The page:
We constantly hear about Facebook wanting to enter China, but how about the possibility of Chinese social networks opening up to the rest of the world?
Just to make things clear, Chinese social networks are NOT blocked, banned or censored outside of the country. They are simply not available in English, which is an obstacle that hinders non-Chinese speaking users from registering and using the service, and in this case even Google Translate might not be able to help.
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As much as Facebook wants to connect to the 470 million Internet users in China, I’m sure that it’s equally appealing for Chinese social networks to tap into the billions of Internet users from the rest of the world.
Question is, what’s stopping them? Let’s try to break down the probable reasons why:
Is it Worth it?
According to the Council of Economic Development, American companies lose $2 billion per year because they lack cross-cultural skills and turning the tables around, it would naturally be similar for Chinese companies trying to reach out to the rest of the world.
It goes beyond the simple translation of the site’s contents because being openly available to non-Chinese speaking users entails making promotion and marketing, customer support and app development available in English as well.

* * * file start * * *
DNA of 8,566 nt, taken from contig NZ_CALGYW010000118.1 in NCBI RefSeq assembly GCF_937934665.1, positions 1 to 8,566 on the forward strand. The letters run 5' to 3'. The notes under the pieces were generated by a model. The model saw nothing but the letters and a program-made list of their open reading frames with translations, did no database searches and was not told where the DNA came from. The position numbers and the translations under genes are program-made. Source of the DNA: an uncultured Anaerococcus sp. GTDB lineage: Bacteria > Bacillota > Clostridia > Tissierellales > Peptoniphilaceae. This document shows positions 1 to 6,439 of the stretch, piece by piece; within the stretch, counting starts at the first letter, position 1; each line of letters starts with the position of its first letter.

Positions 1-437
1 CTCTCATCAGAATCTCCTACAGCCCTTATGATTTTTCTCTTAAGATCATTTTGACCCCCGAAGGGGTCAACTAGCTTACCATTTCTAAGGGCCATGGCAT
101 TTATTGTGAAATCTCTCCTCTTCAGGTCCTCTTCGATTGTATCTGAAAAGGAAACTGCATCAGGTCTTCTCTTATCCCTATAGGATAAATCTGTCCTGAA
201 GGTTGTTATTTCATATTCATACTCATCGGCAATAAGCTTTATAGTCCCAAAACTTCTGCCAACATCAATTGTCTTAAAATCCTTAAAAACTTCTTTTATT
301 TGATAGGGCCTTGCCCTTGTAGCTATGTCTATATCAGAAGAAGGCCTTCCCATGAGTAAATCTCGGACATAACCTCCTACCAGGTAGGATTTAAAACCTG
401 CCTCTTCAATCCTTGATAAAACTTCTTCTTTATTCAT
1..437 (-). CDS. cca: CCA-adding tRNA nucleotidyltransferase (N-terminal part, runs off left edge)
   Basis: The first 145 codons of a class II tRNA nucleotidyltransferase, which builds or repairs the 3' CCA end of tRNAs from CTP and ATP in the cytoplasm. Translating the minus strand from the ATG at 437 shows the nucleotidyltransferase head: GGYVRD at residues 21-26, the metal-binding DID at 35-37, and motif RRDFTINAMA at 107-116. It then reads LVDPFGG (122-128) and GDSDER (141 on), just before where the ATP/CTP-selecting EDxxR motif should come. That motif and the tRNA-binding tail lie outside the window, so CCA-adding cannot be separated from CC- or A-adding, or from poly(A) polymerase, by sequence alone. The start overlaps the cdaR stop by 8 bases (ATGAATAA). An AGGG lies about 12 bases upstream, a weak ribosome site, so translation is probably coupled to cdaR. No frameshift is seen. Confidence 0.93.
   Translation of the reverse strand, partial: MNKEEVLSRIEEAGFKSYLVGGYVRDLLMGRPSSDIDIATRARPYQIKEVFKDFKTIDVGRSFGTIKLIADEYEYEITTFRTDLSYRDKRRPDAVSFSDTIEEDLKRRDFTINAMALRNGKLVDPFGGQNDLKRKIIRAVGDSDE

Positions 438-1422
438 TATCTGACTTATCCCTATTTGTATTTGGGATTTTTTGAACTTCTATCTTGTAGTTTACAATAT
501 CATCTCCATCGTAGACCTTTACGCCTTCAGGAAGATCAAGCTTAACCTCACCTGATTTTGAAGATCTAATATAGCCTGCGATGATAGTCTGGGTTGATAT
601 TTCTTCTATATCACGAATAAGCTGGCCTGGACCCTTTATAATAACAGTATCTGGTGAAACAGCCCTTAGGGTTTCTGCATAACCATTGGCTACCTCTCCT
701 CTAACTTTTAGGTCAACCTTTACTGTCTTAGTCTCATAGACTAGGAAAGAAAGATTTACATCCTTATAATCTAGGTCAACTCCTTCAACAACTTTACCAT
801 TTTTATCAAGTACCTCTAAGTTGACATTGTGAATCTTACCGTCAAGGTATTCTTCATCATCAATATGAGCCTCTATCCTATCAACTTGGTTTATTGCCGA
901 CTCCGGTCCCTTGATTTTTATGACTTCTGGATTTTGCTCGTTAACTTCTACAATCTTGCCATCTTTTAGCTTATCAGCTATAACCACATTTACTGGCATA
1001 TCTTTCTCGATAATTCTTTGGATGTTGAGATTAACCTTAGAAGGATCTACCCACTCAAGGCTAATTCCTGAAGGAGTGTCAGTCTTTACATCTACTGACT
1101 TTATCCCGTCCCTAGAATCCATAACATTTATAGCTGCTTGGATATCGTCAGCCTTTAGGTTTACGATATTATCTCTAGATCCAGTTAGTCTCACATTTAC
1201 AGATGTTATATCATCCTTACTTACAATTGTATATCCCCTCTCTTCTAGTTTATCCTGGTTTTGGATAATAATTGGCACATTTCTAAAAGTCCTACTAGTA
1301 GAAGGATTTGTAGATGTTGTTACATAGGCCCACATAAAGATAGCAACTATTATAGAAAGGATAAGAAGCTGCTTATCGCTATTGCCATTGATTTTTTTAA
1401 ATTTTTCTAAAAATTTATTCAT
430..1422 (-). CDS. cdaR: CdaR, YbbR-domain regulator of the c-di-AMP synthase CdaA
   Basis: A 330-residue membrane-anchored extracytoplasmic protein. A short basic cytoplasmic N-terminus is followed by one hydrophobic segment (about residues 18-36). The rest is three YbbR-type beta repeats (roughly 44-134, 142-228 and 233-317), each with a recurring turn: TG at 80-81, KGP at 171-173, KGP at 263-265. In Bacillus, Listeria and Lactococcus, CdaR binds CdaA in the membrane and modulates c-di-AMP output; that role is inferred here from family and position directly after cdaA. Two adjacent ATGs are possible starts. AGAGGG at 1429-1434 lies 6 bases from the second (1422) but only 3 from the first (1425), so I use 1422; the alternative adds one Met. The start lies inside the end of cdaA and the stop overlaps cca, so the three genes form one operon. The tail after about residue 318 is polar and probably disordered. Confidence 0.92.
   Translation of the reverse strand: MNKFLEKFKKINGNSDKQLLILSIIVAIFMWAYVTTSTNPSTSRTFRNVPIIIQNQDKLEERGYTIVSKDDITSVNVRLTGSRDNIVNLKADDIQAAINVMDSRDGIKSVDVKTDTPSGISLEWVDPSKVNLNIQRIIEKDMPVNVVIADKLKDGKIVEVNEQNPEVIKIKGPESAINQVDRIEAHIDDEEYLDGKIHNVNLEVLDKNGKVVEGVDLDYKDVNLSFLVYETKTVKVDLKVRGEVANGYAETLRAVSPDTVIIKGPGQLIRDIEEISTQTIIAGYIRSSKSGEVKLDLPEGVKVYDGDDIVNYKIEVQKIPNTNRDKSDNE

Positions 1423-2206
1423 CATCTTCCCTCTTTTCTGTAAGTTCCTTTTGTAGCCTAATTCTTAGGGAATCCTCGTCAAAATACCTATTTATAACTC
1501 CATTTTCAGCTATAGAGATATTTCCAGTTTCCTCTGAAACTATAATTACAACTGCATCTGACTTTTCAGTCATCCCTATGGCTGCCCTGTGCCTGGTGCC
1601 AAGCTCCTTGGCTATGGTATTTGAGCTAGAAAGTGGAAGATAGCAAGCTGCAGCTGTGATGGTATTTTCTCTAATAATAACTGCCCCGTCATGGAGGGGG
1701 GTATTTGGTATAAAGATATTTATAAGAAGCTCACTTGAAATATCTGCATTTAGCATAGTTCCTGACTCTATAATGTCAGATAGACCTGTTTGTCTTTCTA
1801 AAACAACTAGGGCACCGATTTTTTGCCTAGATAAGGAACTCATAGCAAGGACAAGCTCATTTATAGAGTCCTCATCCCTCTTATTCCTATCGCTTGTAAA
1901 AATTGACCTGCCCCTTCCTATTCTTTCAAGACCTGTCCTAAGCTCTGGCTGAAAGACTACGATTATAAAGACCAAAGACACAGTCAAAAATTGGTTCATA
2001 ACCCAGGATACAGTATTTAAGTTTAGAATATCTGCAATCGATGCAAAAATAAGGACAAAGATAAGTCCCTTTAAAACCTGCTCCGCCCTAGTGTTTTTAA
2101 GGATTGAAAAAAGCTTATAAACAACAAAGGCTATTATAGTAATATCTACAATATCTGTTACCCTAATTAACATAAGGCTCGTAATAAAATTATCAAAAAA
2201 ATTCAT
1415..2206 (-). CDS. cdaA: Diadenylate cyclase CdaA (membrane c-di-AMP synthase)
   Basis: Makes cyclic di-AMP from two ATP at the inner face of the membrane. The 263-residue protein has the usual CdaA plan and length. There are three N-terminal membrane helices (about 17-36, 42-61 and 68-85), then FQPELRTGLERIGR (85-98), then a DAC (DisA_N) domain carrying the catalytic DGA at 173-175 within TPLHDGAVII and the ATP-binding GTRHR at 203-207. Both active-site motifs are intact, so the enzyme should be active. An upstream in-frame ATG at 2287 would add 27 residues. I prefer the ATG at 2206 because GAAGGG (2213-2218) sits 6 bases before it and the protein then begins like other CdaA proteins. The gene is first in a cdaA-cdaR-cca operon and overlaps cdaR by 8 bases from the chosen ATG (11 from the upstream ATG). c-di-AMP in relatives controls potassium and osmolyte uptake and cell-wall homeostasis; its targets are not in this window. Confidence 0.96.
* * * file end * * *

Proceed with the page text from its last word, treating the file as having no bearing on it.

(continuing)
For Chinese Internet startups, it won’t come as a surprise that most (if not all) are limited to the Chinese but when it comes to two of the hottest Chinese social networking sites today — Sina Weibo and RenRen – it’s rather surprising that neither offer their services in English.
The bigger question here may be: is it worth it? I would say definitely but not without carefully studying the scenario first. Despite the success of these social networking sites in China, it is important to remember that what works in one country might not exactly work the same in others.
The Great Firewall of China
China is still behind the infamous Great Firewall, the system that filters and censors websites with politically sensitive content. As such, popular social networks such as Facebook and Twitter are still blocked in the country.
Just like Facebook treading carefully in regard to its China entry, even reportedly considering blocking off some content specifically in China, it is possible that Chinese social networks are also considering a similar strategy to tap into English speaking users.
There are laws and constitutions governing other countries that protect Internet freedom, which require sites to be completely open — something Chinese Internet companies might not be able to adhere to.
Baidu and China were recently sued for blocking off search results in the US. Although more likely than not, nothing is going to happen or change with Baidu, it can still be a huge headache for the Chinese to have to deal with these kinds of issues once they actively promote to the non-Chinese.
English… or Non-Chinese Users.